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The OHS regulatory challenges posed by agency workers: evidence from Australia

The OHS regulatory challenges posed by agency workers: evidence from Australia Purpose – The purpose of this research is to analyse the problems for occupational health and safety (OHS) regulators posed by agency work/leased labour (also known as labour hire in Australasia), using Australian evidence. Design/methodology/approach – The analysis is based on an examination of prosecutions involving labour hire firms along with other documentary records (union, industry and government reports and guidance material). The study also draws on interviews with approximately 200 regulatory officials, employers and union representatives since 2001 and workplace visits with 40 OHS inspectors in 2004‐2005. Findings – The triangular relationship entailed in labour leasing, in combination with the temporary nature of most placements, poses serious problems for government agencies in terms of enforcing OHS standards notwithstanding a growing number of successful prosecutions for breaches of legislative duties by host and labour leasing firms. Research limitations/implications – Research to investigate these issues in other countries and compare findings with those for Australia is required, along with assessing the effectiveness of new enforcement initiatives. Practical implications – The paper assesses existing regulatory responses and highlights the need for new regulatory strategies to combat the problems posed by labour. Originality/value – The OHS problems posed by agency work have received comparatively little attention. The paper provides insights into the specific problems posed for OHS regulators and how inspectorates are trying to address them. http://www.deepdyve.com/assets/images/DeepDyve-Logo-lg.png Employee Relations: An International Journal Emerald Publishing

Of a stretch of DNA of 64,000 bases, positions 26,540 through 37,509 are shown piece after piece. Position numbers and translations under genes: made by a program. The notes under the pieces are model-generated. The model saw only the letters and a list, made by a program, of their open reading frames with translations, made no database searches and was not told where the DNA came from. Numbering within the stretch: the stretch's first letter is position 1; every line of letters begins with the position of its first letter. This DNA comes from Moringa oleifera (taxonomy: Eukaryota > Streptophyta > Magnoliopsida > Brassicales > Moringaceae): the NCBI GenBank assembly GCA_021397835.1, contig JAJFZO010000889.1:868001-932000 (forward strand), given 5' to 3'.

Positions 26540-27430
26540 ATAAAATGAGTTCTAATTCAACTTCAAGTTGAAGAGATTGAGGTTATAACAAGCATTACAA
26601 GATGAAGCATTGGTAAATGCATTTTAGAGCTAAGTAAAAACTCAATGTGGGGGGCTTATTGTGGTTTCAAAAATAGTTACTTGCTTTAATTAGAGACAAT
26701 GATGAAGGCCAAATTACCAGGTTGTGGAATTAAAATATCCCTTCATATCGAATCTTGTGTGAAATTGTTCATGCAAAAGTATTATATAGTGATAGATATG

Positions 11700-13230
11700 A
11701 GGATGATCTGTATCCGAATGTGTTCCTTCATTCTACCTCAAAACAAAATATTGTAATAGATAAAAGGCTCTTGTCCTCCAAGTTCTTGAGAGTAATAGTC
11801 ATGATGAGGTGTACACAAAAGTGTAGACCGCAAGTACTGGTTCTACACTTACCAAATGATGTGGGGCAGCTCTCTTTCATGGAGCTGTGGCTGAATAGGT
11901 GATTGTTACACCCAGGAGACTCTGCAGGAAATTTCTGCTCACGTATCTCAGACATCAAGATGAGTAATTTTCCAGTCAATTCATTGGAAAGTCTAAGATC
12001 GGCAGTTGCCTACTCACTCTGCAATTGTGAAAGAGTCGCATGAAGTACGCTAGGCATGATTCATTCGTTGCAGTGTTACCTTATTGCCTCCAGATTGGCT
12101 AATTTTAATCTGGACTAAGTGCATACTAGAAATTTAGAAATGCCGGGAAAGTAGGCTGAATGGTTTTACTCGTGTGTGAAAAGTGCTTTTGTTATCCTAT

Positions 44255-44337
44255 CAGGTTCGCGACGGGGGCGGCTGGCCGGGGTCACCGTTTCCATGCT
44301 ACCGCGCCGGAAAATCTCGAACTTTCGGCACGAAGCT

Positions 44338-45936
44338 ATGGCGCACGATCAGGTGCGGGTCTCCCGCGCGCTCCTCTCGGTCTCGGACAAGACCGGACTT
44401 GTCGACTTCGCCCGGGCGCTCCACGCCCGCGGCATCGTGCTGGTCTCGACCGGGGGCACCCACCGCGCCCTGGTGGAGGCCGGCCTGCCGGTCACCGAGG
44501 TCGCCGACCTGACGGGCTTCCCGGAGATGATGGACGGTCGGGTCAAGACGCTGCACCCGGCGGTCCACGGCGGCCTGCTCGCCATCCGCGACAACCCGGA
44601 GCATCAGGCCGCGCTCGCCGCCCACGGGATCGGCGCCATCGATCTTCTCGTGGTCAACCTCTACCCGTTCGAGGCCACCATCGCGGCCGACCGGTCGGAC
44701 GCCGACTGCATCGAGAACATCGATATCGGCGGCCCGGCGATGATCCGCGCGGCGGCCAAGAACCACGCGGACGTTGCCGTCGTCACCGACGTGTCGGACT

The OHS regulatory challenges posed by agency workers: evidence from Australia

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Publisher
Emerald Publishing
Copyright
Copyright © 2006 Emerald Group Publishing Limited. All rights reserved.
ISSN
0142-5455
DOI
10.1108/01425450610661243
Publisher site
See Article on Publisher Site

Abstract

Purpose – The purpose of this research is to analyse the problems for occupational health and safety (OHS) regulators posed by agency work/leased labour (also known as labour hire in Australasia), using Australian evidence. Design/methodology/approach – The analysis is based on an examination of prosecutions involving labour hire firms along with other documentary records (union, industry and government reports and guidance material). The study also draws on interviews with approximately 200 regulatory officials, employers and union representatives since 2001 and workplace visits with 40 OHS inspectors in 2004‐2005. Findings – The triangular relationship entailed in labour leasing, in combination with the temporary nature of most placements, poses serious problems for government agencies in terms of enforcing OHS standards notwithstanding a growing number of successful prosecutions for breaches of legislative duties by host and labour leasing firms. Research limitations/implications – Research to investigate these issues in other countries and compare findings with those for Australia is required, along with assessing the effectiveness of new enforcement initiatives. Practical implications – The paper assesses existing regulatory responses and highlights the need for new regulatory strategies to combat the problems posed by labour. Originality/value – The OHS problems posed by agency work have received comparatively little attention. The paper provides insights into the specific problems posed for OHS regulators and how inspectorates are trying to address them.

Journal

Employee Relations: An International JournalEmerald Publishing

Published: May 1, 2006

Keywords: Labour; Recruitment agencies; Occupational health and safety; Employment; Australia

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